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Most shoppers ignore ethical issues

Only four per cent of people actually act on the ethical issues they claim to care about when shopping, a new consumer research poll has found.

Global research company StreetBees, which gathers what it calls ‘moments of life’ by text or photos from a network of 2.5 million ‘users’, said that the new data proves that people “regularly say one thing, but do another”.

A recent survey done by the company collected information from 2,500 of these users relating to their claimed and actual sustainability buying decisions.  

Farmers market
Not everyone acts on their ethical concerns when shopping. Image Flickr/a canvas of light. 

Around 80 per cent of respondents said they consider sustainable issues when making purchases, but only four per cent said they act on this at the point of buying.

"Despite the majority of consumers claiming that they consider the sustainability issues involved when buying products, in the moment of purchase, it's rarely a factor,” said Scott Kneller, vice president of growth at Streetbees.

“This has huge consequences for big brands and retailers alike. Consumers are telling them that they want more sustainable products, but this doesn’t necessarily affect how they behave at the counter.”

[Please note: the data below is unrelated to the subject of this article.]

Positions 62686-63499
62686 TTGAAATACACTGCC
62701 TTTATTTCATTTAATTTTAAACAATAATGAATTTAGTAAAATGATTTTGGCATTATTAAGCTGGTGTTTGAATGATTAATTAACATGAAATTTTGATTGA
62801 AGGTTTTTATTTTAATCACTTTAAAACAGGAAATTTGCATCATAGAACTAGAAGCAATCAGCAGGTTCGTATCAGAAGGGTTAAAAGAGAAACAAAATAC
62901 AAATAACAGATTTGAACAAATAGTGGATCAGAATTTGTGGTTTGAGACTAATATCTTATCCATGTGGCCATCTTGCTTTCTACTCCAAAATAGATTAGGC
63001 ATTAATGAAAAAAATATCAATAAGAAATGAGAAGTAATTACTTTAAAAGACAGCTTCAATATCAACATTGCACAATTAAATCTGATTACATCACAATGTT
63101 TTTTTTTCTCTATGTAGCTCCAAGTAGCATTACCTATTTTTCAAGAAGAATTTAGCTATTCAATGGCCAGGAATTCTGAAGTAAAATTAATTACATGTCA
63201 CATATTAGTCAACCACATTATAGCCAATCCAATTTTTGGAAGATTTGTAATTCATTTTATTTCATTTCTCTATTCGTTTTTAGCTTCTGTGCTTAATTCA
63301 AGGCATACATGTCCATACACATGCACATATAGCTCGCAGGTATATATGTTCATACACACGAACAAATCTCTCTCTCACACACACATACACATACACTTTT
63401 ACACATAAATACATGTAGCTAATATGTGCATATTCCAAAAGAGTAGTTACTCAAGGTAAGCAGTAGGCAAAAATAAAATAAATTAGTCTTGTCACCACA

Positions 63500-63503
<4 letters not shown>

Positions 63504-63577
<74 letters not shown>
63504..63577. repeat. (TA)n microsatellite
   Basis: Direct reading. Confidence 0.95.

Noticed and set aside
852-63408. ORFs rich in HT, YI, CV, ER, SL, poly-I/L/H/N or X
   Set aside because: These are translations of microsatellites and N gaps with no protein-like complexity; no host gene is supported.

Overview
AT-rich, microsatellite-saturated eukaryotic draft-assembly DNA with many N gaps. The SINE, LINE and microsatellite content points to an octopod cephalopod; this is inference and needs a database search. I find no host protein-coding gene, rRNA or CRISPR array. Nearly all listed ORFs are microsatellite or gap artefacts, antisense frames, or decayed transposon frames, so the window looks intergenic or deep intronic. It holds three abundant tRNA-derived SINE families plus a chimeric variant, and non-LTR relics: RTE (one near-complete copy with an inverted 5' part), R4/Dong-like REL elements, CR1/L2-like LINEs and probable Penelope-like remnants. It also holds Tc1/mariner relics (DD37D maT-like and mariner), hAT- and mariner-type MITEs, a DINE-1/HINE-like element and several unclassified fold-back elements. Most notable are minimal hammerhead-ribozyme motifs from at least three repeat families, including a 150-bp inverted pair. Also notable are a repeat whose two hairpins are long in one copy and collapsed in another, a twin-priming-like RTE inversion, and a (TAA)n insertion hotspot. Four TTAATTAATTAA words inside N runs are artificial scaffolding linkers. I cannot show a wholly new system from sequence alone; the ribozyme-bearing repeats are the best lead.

The survey also found that over half of those asked who claim to have changed their behaviour, in relation to things like plastic or diet, admitted that in the moment of purchase they aren’t aware, or don’t care, if the product they buy is sustainable.

Streetbees said that while there were some variations in attitudes, the gap between claimed and actual sustainability behaviour was common across country, age and gender.

Its users, known as ‘bees’, use text, photos and videos to report what they’re doing, how they’re feeling, and the context behind their consumption decisions, rather than claimed behaviour from traditional market research.

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